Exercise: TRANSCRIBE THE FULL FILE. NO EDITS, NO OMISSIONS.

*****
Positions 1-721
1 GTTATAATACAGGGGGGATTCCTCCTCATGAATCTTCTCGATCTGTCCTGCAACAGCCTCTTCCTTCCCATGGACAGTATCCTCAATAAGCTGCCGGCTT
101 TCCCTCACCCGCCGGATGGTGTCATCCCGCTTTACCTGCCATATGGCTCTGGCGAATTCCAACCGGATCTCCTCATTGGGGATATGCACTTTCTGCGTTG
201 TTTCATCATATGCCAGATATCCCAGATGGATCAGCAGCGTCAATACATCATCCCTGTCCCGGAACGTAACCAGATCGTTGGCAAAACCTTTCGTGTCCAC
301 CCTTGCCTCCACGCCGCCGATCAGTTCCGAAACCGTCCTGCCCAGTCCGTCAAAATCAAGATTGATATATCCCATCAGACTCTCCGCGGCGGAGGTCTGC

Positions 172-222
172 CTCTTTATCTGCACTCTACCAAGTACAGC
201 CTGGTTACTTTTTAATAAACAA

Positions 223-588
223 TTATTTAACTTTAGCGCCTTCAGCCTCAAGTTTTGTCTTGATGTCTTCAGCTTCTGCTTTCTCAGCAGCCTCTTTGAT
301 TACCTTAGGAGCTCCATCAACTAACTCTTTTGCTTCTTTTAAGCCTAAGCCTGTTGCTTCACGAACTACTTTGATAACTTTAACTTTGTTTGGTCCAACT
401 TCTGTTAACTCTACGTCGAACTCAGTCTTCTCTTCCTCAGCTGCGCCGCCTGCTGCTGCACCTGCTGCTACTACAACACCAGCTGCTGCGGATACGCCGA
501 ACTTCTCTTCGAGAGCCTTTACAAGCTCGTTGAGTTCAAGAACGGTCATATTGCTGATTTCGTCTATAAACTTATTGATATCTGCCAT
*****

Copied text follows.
Positions 1-721
1 GTTATAATACAGGGGGGATTCCTCCTCATGAATCTTCTCGATCTGTCCTGCAACAGCCTCTTCCTTCCCATGGACAGTATCCTCAATAAGCTGCCGGCTT
101 TCCCTCACCCGCCGGATGGTGTCATCCCGCTTTACCTGCCATATGGCTCTGGCGAATTCCAACCGGATCTCCTCATTGGGGATATGCACTTTCTGCGTTG
201 TTTCATCATATGCCAGATATCCCAGATGGATCAGCAGCGTCAATACATCATCCCTGTCCCGGAACGTAACCAGATCGTTGGCAAAACCTTTCGTGTCCAC
301 CCTTGCCTCCACGCCGCCGATCAGTTCCGAAACCGTCCTGCCCAGTCCGTCAAAATCAAGATTGATATATCCCATCAGACTCTCCGCGGCGGAGGTCTGC

Positions 172-222
172 CTCTTTATCTGCACTCTACCAAGTACAGC
201 CTGGTTACTTTTTAATAAACAA

Positions 223-588
223 TTATTTAACTTTAGCGCCTTCAGCCTCAAGTTTTGTCTTGATGTCTTCAGCTTCTGCTTTCTCAGCAGCCTCTTTGAT
301 TACCTTAGGAGCTCCATCAACTAACTCTTTTGCTTCTTTTAAGCCTAAGCCTGTTGCTTCACGAACTACTTTGATAACTTTAACTTTGTTTGGTCCAACT
401 TCTGTTAACTCTACGTCGAACTCAGTCTTCTCTTCCTCAGCTGCGCCGCCTGCTGCTGCACCTGCTGCTACTACAACACCAGCTGCTGCGGATACGCCGA
501 ACTTCTCTTCGAGAGCCTTTACAAGCTCGTTGAGTTCAAGAACGGTCATATTGCTGATTTCGTCTATAAACTTATTGATATCTGCCAT